How can public-private partnerships drive better health and quality of life? One example of such an initiative is the Louisiana Public Health Institute (LPHI), which has collaborated with physicians and hospitals to create a community-wide care-coordination system for New Orleans. (The initiative was a second-place co-winner in HCI’s Innovator Awards program, and was featured in the February issue of the magazine.)
The effort garnered federal support through its creation of the Crescent City Beacon Community (CCBC), and also attracted the participation of community physicians, notably from the Tulane Community Health Centers (TCHC), a group of federally qualified health centers that is the core physician organization collaborating with LPHI and CCBC. Leaders of the initiative were on hand at the HCI Executive Summit earlier this month to give their perspectives on the challenges and the lessons learned from their experiences.
Anjum Khurshid, M.D., Ph.D., MPAff, and director of the Health Systems Division and Crescent City Beacon Community, Louisiana Public Health Institute, said the initiative is a unique collaboration that brings together population health management and public health. Noting that traditionally these topics have been separate, he said, “more and more in this country, we need to think about these as a comprehensive approach.”
Khurshid outlined three concepts to reach sustained improvements in population health: systemic improvements, consisting of data, technology, processes and people; improvement of the social determinants of health that impact outcomes; and linking what happens in healthcare to the economy as a whole; population health outcomes should be a priority for the entire community, including employers, which have a stake in helping to maintain the health of the local population. He also pointed out the New Orleans has long-standing barriers to better population health, including a high poverty rate and natural and man-made disasters.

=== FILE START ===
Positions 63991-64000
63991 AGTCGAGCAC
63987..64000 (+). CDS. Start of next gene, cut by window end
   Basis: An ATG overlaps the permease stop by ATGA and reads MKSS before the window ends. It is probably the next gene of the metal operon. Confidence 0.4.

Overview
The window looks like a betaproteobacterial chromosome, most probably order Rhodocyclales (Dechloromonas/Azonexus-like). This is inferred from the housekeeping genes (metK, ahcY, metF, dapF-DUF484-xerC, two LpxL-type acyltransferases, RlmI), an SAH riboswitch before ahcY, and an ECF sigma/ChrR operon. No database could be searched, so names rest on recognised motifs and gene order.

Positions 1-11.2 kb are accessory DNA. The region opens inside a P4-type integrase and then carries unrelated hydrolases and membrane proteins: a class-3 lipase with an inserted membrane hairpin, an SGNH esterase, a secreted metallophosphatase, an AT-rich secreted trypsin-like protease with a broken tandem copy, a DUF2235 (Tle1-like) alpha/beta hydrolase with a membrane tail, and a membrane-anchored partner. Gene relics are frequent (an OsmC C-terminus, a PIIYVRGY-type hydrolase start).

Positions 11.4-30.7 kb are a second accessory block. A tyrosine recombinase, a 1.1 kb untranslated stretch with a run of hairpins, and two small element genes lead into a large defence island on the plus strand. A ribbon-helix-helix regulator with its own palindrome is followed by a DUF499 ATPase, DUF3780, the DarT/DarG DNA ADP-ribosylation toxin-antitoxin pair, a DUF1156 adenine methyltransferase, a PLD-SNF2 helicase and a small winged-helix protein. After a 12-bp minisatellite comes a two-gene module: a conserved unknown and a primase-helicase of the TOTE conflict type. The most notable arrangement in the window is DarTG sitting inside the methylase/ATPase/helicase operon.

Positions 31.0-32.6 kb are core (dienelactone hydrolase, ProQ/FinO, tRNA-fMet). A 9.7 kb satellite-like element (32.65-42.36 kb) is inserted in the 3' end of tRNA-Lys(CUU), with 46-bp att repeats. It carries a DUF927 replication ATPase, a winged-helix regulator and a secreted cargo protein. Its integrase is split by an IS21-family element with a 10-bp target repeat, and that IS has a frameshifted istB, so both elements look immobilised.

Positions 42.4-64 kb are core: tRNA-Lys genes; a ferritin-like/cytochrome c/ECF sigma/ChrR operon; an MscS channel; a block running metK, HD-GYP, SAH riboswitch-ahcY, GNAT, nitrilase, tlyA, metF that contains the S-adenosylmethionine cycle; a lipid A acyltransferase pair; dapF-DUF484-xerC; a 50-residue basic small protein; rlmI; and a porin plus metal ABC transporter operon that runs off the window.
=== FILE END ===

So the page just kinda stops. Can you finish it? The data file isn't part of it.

Eboni Price-Haywood, M.D., M.P.H., director of the Brinton Family Health & Healing Center and co-director and co-executive director and chief medical officer of the Tulane Community Health Centers, said that following the destruction of Hurricane Katrina in 2005, health information policy in the state were redesigned around collaboration to improve the quality of care around the vulnerable population.
That work was underway for five years when the CCBC received Beacon Community status in 2010, providing a framework to create a governance model. Price-Haywood said physicians took a leading role in the steering committee that established priorities for the Beacon Community project. Tasks included understanding the software architecture with regard to the clinical workflow; doing a deep dive into how the system would work; and understanding how clinical analytics information would be presented to providers in an understandable way.
A priority was to strengthen the continuity of care as patients move from one provider to another, Khurshid said, adding that a community-wide health information exchange has answered some of the care coordination needs.
Khurshid said that a focus of the CCBC is control of chronic diseases through a care coordination system that includes health systems and social services. To be sustainable, the effort has to pull in as many partners as possible, from both the public and private sectors, he said. He is optimistic that a sustainable care coordination model for the New Orleans area is both achievable and necessary for the health of its most vulnerable population.